Data corruptions and loss of access to data are part of every storage manager’s life and will probably always be. A lot has been and is being done to minimize the loss of use of data with millions of dollars invested in R&D to minimize these occurrences. But data corruptions due to human error, software errors, and logical errors in applications, and loss of use due to cyber attacks will always be with us.
Once the worst-case scenario arises and the preventive systems in place fail, it’s time for the safety net to jump into the scene and save the day. Basic engineering principles indicate that the fallback mechanism of the system needs to be the safest of all. Snapshots technology delivers just that. However, given that snapshots were designed and introduced more than 20 years ago they suffer a lot of limitations in terms of functionality and have become a burden to manage.
In this post, we’ll go over:
- Snapshots technology overview.
- A bit of the history of snapshots.
- Innovation in storage snapshots.
- Use cases.
- Limitations of the usage of snapshots intoday’s IT.
- The future
So… What are snapshots?
Snapshots are a technology for storage systems that allows them to capture and preserve the state of volumes related to applications, databases or virtual machines at certain points in time; many times referred to as “point-in-time snapshots”.
A snapshot is typically captured in one of the following methods:
- Random snapshots: are created without any interaction or integration with the applications or file systems and taken in “random” moments in time. These snapshots are usually not considered as “safe” by many customers even though, in reality, modern applications and file systems are crash-consistent - meaning that they can recover from random power cycles, hence, they can recover from “random” snapshots as well.
- File system crash-consistent snapshots: which freeze all of the IO to the file system.
- Application-aware or application crash-consistent snapshots: these work by switching the applications (for example a database system) to what is called a hot backup mode - forcing the database to perform extra logging to enable the database to start up cleanly after a recovery from the snapshot.
Snapshots were a breakthrough… 20 years ago.
Snapshots were introduced in the 90’s as a way to shorten backup and restore windows. The adoption of snapshot technology fundamentally marked a before and after moment for storage backups.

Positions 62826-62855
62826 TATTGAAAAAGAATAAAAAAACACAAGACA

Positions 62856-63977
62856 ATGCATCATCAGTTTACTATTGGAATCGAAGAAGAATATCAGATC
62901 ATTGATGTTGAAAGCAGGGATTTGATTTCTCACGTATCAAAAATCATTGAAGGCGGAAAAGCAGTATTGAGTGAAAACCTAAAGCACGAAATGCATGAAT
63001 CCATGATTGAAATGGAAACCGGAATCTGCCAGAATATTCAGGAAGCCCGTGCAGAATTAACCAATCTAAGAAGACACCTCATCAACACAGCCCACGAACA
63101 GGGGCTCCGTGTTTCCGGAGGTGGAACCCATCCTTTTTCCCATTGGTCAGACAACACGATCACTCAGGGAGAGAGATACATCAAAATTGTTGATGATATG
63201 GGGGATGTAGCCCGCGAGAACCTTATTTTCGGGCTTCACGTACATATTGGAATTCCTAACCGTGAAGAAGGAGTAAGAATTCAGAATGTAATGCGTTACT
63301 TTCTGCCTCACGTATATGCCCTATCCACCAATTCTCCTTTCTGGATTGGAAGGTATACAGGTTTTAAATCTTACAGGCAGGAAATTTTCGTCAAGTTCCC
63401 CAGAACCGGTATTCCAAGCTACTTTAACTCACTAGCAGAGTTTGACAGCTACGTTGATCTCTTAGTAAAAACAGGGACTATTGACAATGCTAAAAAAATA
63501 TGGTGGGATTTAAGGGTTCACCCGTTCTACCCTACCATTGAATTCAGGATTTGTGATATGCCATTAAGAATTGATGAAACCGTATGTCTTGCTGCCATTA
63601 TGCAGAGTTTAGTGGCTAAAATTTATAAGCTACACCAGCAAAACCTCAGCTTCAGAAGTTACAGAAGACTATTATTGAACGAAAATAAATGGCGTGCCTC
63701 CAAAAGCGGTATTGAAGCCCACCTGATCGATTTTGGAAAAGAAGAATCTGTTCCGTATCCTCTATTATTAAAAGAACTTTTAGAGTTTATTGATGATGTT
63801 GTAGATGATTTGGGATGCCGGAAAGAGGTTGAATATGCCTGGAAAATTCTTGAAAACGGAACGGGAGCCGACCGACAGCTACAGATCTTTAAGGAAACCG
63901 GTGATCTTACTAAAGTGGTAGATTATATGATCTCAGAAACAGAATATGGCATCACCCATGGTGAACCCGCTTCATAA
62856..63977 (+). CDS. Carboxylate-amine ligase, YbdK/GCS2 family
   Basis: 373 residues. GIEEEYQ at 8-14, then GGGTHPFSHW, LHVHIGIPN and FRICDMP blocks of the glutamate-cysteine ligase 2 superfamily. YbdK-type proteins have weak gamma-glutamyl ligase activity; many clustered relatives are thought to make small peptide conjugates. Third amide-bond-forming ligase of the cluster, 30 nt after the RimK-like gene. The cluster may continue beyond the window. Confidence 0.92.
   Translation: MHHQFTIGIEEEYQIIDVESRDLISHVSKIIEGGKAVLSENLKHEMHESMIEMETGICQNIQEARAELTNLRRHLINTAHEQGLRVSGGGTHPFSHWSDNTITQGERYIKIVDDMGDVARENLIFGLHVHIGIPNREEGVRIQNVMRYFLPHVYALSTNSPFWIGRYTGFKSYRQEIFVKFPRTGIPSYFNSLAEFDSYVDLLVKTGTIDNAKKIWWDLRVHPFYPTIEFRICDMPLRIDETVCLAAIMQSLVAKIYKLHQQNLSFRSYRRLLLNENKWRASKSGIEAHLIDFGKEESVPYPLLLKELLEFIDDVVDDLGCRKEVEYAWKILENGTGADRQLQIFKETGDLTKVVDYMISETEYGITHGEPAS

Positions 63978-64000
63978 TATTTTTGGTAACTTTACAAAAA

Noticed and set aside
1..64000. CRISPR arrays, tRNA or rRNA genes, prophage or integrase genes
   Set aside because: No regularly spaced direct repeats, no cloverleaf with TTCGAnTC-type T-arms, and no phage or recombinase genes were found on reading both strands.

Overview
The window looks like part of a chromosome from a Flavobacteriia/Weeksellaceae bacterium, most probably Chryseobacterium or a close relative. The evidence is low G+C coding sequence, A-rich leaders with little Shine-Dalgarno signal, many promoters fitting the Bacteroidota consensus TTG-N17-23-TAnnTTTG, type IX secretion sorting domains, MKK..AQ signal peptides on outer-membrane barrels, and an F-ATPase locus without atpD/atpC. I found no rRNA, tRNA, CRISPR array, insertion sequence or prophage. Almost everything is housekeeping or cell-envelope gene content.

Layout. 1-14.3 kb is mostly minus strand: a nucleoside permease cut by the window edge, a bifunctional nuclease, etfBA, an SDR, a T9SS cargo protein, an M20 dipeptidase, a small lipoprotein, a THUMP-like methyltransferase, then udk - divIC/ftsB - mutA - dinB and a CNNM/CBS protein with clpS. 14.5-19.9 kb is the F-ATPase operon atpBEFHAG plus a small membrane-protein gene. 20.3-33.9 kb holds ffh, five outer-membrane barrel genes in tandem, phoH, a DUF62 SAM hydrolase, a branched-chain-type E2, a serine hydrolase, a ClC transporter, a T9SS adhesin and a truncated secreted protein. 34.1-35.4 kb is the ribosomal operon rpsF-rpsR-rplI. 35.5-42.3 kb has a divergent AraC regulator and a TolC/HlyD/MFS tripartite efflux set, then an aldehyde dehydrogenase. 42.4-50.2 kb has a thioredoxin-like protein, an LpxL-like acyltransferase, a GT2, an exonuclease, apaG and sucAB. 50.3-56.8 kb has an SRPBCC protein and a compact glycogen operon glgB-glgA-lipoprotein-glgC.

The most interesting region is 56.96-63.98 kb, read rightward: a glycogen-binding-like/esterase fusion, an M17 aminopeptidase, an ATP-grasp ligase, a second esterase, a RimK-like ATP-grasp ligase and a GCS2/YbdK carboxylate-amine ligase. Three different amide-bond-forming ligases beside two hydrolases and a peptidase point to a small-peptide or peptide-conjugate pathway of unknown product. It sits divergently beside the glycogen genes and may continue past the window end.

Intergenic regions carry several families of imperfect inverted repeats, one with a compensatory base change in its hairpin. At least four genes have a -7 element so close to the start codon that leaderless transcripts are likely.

The era before snapshots:
Before snapshots were introduced, customers were used to restore from tape for all cases where data or applications needed to be recovered after a failure. For example in the case of databases, you needed to put the database in hot backup mode, then run a backup to tape for many hours: the actual backup time is the time it takes to read the entire dataset and write it to tape cartridges - and this typically takes hours to days for a large dataset. As you could expect, the database would suffer a performance degradation during this time. In order to recover data, you had to read the entire set of tapes and write the data back to the storage system .
The era of snapshots (until now):
As we mentioned before, snapshots essentially eliminated the time it takes to preserve a point in time of a volume and the time to recover to that point in time in case of a failure. When a snapshot is captured for a volume, it becomes immediately available as point to which an application or a data set can be restored.
Primary Innovation in 20+ years of Snapshots
Since the introduction of snapshots, few improvements have been made to this technology to adapt to increasingly demanding IT ecosystems. The only major innovation was in how the point in time is captured, the mechanism used to write data after a snapshot is taken. There are two basic ways in which to write data.
Initial snapshot implementations were Copy-On-Write (CoW). This means that for every new write to the system, the system must first read the data you are about to change, copy it somewhere else, then write the update in. This causes additional IOs, which limits performance when there is a snapshot..
Newer implementations eliminate some of the performance issues by using what is called Redirect-on-Write (RoW). In RoW snapshots, data that is changed can stay as-is, while updates are written to new locations on disk - thus eliminating the overhead after capturing a snapshot.
What do people use snapshots for?
There are 2 main use cases for storage snapshots:
- Data protection: the most straight-forward use of snapshots - employed as an online logical backup and recovery, which is scheduled once every few hours of running databases, applications and virtual machines:
Protecting databases is considered a major use case for snapshots. Being able to quickly recover from failures is highly important for any of the database workloads - online transactional processing (OLTP), DSS, data warehouse etc.